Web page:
You may already have a doctor or midwife in mind for your prenatal care. If you're happy with that medical professional, then by all means, stick with them. It's often comforting to have continuity of care and to work with a health provider that you know and trust. However, if you were not satisfied with your current practitioner's treatment during your miscarriage, you may want to consider choosing a new provider for your next pregnancy.

Know that you can switch medical care providers at any point. Having a doctor or midwife who you feel comfortable with can help to ease any concerns you may have about your pregnancy.

Calculate Your Due Date

If you know the first day of your last menstrual period, you can calculate an estimated due date for your new pregnancy using Naegele's rule:

  1. Determine the date of your last menstrual period and add seven days.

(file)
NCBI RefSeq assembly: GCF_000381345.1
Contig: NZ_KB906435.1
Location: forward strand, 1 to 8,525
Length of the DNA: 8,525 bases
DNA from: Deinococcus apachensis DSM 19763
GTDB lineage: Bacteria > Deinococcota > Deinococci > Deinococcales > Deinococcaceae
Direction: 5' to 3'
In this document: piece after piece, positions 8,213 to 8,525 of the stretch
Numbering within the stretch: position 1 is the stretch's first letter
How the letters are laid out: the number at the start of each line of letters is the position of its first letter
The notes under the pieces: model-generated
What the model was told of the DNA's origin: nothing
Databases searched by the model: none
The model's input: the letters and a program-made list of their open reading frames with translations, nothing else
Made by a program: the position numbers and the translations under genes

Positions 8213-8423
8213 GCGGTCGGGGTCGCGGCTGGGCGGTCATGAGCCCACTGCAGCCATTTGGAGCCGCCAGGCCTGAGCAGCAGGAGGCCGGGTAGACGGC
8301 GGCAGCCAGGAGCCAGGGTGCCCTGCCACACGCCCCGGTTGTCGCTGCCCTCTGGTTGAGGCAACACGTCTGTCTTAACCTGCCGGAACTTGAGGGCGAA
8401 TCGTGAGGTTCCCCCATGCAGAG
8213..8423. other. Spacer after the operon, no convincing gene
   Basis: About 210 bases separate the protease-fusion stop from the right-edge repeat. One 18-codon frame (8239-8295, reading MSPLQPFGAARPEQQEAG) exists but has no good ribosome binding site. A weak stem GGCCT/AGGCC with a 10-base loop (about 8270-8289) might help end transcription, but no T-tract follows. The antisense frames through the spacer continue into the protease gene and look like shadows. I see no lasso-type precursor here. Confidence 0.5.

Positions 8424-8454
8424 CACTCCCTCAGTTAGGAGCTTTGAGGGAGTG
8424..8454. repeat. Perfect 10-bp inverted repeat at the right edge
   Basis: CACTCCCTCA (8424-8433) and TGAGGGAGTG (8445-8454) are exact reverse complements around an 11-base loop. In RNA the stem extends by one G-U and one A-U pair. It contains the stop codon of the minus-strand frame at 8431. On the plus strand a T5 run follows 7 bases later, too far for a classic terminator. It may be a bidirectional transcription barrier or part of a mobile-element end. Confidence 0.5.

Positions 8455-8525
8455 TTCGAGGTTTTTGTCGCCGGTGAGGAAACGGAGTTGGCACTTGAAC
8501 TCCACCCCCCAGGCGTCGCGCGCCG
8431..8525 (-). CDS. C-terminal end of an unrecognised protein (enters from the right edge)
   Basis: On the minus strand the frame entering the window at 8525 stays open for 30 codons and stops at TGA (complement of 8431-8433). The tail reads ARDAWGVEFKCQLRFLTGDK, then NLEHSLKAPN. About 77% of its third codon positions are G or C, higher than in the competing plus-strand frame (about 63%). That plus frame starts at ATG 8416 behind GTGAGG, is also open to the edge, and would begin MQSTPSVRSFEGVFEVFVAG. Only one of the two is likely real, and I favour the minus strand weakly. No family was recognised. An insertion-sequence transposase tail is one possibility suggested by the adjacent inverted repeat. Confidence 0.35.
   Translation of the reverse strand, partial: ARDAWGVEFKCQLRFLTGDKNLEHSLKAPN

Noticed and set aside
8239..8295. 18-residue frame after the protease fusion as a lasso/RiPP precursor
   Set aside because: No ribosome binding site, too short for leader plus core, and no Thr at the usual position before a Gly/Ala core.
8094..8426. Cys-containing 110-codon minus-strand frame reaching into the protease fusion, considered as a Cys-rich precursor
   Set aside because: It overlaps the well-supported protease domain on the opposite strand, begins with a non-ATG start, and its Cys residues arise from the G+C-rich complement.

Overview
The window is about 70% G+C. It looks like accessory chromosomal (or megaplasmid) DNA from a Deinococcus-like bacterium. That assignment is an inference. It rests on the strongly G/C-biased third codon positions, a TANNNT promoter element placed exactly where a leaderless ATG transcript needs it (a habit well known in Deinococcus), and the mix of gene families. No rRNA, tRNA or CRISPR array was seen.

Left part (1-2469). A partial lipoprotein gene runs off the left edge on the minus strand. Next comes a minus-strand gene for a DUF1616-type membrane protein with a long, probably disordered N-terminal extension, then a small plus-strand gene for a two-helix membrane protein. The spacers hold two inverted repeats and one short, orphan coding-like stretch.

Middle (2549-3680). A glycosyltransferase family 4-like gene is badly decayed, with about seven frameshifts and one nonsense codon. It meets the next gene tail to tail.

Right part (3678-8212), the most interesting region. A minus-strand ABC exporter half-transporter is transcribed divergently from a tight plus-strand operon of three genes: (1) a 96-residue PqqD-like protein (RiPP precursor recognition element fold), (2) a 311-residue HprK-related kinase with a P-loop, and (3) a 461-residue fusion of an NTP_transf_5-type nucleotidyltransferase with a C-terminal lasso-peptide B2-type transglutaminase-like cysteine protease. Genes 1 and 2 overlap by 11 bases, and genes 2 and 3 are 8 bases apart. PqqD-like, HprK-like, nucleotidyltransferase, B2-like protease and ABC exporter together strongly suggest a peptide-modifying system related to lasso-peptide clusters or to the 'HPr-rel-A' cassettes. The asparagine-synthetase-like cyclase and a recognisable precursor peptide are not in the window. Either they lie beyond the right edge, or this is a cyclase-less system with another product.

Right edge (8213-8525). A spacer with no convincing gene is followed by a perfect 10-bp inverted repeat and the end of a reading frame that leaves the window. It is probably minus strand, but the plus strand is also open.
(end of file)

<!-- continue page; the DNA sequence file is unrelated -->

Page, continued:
2. Now, subtract three months. This is your due date.

For example, if your last menstrual period was March 7, add 7 days to get March 14. Now subtract 3 months. Your due date would be December 14.

This method of due date calculation is fairly accurate for those with regular menstrual cycles. However, if your last menstrual period is unknown, your cycles are irregular, or you conceived immediately after a miscarriage, the American College of Obstetricians and Gynecologists (ACOG) recommends an ultrasound exam to estimate the due date.

Note that you can get pregnant as soon as two weeks after a miscarriage without ever having had a new menstrual cycle. That said, a miscarriage restarts the menstrual cycle just like a period does. So you can use the first day of bleeding in the miscarriage as the first day of the last period when calculating your due date.

Understand Morning Sickness